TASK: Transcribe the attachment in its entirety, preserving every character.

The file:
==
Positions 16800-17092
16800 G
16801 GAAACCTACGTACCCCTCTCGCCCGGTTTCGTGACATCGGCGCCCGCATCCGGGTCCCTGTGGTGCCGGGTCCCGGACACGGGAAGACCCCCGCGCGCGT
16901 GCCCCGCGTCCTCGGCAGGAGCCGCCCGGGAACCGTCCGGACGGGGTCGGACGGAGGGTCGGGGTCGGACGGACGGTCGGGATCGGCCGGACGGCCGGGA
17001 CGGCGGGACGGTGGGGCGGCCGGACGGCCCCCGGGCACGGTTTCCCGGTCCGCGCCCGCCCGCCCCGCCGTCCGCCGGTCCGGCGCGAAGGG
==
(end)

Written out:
Positions 16800-17092
16800 G
16801 GAAACCTACGTACCCCTCTCGCCCGGTTTCGTGACATCGGCGCCCGCATCCGGGTCCCTGTGGTGCCGGGTCCCGGACACGGGAAGACCCCCGCGCGCGT
16901 GCCCCGCGTCCTCGGCAGGAGCCGCCCGGGAACCGTCCGGACGGGGTCGGACGGAGGGTCGGGGTCGGACGGACGGTCGGGATCGGCCGGACGGCCGGGA
17001 CGGCGGGACGGTGGGGCGGCCGGACGGCCCCCGGGCACGGTTTCCCGGTCCGCGCCCGCCCGCCCCGCCGTCCGCCGGTCCGGCGCGAAGGG